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In another case of the Apple Watch detecting a medical condition, an Australian man says the Watch alerted him to his elevated heart rate, leading to fast enough intervention to save his life.
According to 9 News in Australia, 24-year-old college student Adam Love received notifications on his Apple Watch that his sleeping heart rate had reached between 130 and 140 beats per minute. Alarmed, Love visited a doctor.
The visit culminated in Love being diagnosed with a hole in his heart, a serious condition that he had had since birth and had been missed to that point. During the examination that was prompted by the Apple Watch data, the doctors also discovered that the man's circulatory system was delivering aerated blood to the wrong location.
The Apple Watch wasn't the only new technology that helped save Love's life. His subsequent heart surgery was performed via a keyhole incision, which was patched up by a daVinci 3D robot, allowing Love — who happens to study robotics — a much faster recovery.
Watches save lives
Love's is at least the fourth story to make the news rounds this year of the Apple Watch spotting a condition or otherwise playing a role in rescuing a user from a calamitous health emergency.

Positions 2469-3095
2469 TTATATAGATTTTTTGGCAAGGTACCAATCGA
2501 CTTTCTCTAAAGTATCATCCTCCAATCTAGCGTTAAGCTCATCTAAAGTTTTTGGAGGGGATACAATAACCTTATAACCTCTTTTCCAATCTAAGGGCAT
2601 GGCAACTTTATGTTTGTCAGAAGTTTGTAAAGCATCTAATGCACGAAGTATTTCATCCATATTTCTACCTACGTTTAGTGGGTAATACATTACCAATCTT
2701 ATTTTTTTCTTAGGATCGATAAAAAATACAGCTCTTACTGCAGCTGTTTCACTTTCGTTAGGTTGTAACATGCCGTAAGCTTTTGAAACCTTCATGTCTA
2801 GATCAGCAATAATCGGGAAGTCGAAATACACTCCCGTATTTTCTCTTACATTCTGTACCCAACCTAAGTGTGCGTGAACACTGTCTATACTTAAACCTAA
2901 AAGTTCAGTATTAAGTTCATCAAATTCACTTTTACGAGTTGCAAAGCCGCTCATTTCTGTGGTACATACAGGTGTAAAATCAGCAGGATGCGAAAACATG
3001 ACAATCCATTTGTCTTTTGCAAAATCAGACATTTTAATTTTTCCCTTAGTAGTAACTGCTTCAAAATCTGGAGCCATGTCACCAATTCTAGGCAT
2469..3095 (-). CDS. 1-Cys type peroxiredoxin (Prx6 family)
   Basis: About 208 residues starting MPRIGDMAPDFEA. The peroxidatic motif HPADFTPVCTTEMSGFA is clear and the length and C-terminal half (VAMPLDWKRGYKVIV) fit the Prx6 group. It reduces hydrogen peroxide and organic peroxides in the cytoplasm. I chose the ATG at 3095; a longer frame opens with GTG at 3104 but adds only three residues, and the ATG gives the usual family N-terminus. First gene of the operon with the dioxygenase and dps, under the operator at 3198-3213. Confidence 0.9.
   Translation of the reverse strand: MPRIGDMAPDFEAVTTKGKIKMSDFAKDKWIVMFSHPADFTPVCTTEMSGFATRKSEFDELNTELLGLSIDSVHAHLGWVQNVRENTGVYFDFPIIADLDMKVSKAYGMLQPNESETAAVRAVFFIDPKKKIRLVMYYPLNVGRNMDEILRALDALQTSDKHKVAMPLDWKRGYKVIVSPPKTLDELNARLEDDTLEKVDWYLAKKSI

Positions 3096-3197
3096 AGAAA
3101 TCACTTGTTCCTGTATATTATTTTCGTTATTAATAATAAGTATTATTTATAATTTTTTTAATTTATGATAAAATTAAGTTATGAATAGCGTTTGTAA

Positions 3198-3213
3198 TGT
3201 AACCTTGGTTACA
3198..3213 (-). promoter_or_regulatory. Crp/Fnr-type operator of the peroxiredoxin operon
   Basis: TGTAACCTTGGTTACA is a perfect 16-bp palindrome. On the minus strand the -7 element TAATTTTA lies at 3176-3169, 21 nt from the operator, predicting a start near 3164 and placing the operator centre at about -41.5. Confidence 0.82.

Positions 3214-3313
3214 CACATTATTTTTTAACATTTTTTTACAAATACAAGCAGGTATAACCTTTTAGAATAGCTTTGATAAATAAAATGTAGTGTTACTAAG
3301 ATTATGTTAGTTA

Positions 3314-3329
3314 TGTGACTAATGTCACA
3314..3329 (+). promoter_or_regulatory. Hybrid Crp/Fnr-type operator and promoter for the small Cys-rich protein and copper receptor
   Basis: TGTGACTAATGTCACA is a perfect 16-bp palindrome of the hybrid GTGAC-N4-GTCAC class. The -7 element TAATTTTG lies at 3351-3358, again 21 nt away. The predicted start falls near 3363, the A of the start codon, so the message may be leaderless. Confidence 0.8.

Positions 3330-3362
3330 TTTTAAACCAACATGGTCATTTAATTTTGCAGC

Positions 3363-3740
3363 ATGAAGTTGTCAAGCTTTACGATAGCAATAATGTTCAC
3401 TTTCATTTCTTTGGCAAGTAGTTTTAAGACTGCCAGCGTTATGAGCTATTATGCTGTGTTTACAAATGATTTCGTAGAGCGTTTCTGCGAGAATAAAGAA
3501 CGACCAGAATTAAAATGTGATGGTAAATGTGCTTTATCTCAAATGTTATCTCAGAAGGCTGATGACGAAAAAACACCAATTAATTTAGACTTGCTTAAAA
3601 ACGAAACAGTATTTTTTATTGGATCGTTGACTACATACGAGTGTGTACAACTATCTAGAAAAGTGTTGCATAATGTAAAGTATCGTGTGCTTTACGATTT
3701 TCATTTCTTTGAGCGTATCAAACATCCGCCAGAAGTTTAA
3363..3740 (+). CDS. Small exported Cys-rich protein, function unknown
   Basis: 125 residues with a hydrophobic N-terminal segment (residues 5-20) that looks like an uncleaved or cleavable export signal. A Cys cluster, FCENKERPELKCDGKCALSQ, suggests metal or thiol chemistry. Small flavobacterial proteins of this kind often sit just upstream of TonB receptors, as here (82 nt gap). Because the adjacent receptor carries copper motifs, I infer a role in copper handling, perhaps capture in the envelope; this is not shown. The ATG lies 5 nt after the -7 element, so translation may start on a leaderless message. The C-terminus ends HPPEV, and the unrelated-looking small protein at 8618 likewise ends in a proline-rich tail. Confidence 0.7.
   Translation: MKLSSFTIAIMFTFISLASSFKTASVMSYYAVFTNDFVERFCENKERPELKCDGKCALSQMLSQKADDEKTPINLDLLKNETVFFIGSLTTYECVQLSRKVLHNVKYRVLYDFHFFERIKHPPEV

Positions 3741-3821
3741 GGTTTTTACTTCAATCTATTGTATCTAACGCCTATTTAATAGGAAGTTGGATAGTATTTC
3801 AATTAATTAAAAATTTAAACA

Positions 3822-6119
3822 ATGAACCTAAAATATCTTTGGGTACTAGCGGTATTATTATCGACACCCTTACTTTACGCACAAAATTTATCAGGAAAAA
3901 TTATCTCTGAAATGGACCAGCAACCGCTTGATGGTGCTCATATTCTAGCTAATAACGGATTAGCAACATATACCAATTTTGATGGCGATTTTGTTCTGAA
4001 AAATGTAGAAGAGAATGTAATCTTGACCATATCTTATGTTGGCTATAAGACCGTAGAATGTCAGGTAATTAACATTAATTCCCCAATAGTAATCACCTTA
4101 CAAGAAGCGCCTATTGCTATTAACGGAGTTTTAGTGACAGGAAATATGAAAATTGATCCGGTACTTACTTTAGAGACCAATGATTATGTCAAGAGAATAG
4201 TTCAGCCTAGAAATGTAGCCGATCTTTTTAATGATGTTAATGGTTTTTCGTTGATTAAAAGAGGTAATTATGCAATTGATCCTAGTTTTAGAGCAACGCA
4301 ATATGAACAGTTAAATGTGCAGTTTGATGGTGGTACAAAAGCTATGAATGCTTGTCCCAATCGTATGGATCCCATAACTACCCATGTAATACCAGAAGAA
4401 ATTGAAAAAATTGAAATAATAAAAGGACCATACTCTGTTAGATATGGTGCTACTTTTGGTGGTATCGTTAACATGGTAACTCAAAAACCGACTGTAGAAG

A woman and child were saved from a car accident after the activation of the Emergency SOS feature. The heart rate monitor helped lead to the diagnosis of a Florida teenager's kidney disease, while the same thing happened with a man's ruptured ulcer that same month. And a Hong Kong man's heart condition was spotted by the Apple Watch this past spring.
In some of those cases, including Love's, the life-saving properties have caused the users to declare themselves Apple Watch fans for life. Apple has not used any of these stories in advertising, although CEO Tim Cook has made personal phone calls to at least some of the users.